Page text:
Kramski putter review
The first time you tell your friends that you're using $1,400 putter, expect one of two initial reactions:
"You're not that good."
Or else, "You aren't that bad."
Either way, such a weighty price puts serious expectations and pressure on a putter. About as much as, say, a breaking four-footer to win your club championship against your arch rival. But, if that putter is a Kramski, and if you follow that company's methodology, there is a very good chance that you will make it.
"Nice putt." After a while, you will hear that reaction quite a lot, too.
Wiestaw Kramski never set out to make putters when growing his precision tool and instrument company in Germany. But, the man is a golfer and a perfectionist who never purchased a putter he liked, so in 1999, Kramski began designing and manufacturing his own. Kramski's line of boutique custom builds have been gaining slow but steady momentum ever since.
Fifteen players, including Ian Woodnam, Nick Faldo, Berhard Langer, and Laura Davies, have used and won with Kramski putters on the European tours, and now the company has begun marketing in the United States and Asia . "We're not looking to sell the most putters," said Michael Torres, who manages sales and distribution. "Our aim is to sell maybe 50,000 putters. We want to sell a product that actually improves players."
In short, whomever buys a Kramski putter should not be looking for a psychological band-aid. Let's hope not, anyway. At $1,400 per copy, therapy would cost you less.
I went into this experiment as a cynical non-believer. Generally speaking, a golfer should mess around on a good and trusty putter about as often as he cheats on his wife, which means never. And, I really like the putter I had been using.
But, my friend and club maker, David Butler of Half Moon Bay, signed a deal to become one of Kramski's few American dealers. Butler has never steered me wrong. So, when Kramski's Michael Torres came out for a visit, he fitted and then built a Kramski putter for me to try.
It's a game changer.
"So why do they cost so much?" I asked Torres.
"Because each putter is one of a kind. Nothing comes from mass production."
It is true. Kramski has designed a system that guarantees a player will begin his stroke from a proper position every time. "He was concerned that players do not pay enough attention to alignment, set-up, posture, putter position, and technique," said Torres. Each of those elements figures into every putting stroke. A mistake in any of those areas magnifies through the putting sequence, causing misses.
Kramski putters are generally shorter, as are those of PGA tour players. Torres said the company's average putter measures 33 inches long, which promotes a rotational, side-to-side, shoulder stroke through a wide arc. That's another part of the Kramski philosophy: remove hands and wrists from the putting motion.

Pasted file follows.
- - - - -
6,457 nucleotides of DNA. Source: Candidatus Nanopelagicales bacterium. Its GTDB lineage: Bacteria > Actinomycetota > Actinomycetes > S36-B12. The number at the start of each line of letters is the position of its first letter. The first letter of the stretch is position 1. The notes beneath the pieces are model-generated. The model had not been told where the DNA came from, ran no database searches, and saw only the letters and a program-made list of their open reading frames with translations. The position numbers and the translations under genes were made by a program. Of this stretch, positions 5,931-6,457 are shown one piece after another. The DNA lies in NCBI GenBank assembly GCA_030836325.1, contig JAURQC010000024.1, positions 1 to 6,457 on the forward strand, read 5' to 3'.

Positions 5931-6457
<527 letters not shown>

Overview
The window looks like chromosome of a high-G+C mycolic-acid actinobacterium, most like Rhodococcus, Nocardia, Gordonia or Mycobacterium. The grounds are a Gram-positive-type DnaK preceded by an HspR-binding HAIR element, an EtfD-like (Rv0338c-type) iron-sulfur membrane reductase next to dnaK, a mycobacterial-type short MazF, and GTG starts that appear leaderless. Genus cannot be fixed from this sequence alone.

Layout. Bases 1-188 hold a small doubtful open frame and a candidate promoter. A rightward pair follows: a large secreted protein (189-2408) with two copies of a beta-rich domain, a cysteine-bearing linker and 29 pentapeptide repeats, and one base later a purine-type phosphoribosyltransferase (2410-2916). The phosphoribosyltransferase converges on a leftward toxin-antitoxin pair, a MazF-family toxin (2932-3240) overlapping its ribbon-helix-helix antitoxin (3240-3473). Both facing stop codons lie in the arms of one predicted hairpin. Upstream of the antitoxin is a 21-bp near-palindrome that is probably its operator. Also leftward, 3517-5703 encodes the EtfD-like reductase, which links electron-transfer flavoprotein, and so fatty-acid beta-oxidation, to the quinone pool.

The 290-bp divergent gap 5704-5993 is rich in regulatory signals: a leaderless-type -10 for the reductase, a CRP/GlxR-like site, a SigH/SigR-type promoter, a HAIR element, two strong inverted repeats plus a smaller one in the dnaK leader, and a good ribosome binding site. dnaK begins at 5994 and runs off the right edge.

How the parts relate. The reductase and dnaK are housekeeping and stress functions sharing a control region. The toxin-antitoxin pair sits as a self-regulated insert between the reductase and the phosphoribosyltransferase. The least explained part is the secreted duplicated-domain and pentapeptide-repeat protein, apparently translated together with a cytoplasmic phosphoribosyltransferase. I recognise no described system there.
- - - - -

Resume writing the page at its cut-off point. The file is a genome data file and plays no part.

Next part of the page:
My fitting, in fact, felt more like a lesson. Whether Torres fits you, or David Butler, it begins with an analysis of your present stroke, followed by the inevitable re-teaching of the shoulder rotation stroke. To make that happen, Kramski has built proprietary equipment to get your eyes over the ball. Next, they find a position where your hands and arms drop naturally and comfortably. Finally, they adjust for length, followed by lie, weight, and balance. For me, the numbers were radically different than any previous putter. I have always played putters at 35 inches and a lie angle of 70 degrees. The Kramski came in at 33 inches and 67 degrees, and feels more comfortable.
The company offers twelve different designs. All are face balanced. I chose a model 325---a black, anodized, triangular aluminum mallet. That aluminum is a full block, machined into a shell, and then filled with a patented mixture of molted metal and plastic. It generally takes two days to manufacture. Every notch, groove, and marking on top of a Kramski putter serves to reinforce proper lie angles, putter positions, and aiming points. Align them, and you will be in a proper and repeatable position. On the sole, each putter has a fine grind, almost like a tire pattern. It grips the putting surface, allowing a player to set the putter down on a proper line, without fear of it twisting or moving. This is an important part of the company's putting methodology. Kramski encourages:
1.) Aiming with a line on your ball
2.) Re-checking it that line by using your dominant eye to sight it along the shaft
3.) Aligning your putter to the line on the ball
4.) Making the stroke, following through from an inside-square-inside rotational arc
I must say that, on the course, those changes of length and stoke failed to produce good results, at least not for the first nine holes. I began by putting along the ball's aim line, as instructed. But, as a long-term spot putter, that method proved distracting. Several times, I missed so badly that had my old putter been in the bag, I would have used it.
Fortunately, it wasn't. On the back side, I returned to my tried-and-true spot aiming method, continued using the rotational shoulder stroke, and needed only twelve putts for those nine holes. With proper aiming from a confirmed repeatable set-up position, the Kramski felt buttery and more automatic than any putter, anywhere, ever. The face balanced head was extremely solid and forgiving. Putts rolled true, without sidespin.
Now, I don't know how much money you wager when you play, or how much discretionary money you have for a $1,400 putter. But, in my experience, that Kramski has been good for at least one, or possibly two fewer putts per round. On the PGA Tour, or in your club championship, that could make the difference between making the cut, or taking home a title.
Put your own price tag value on that. Or else, buy a Kramski and then pay for it by upping the ante with your buddies.
golf, wayne freedman
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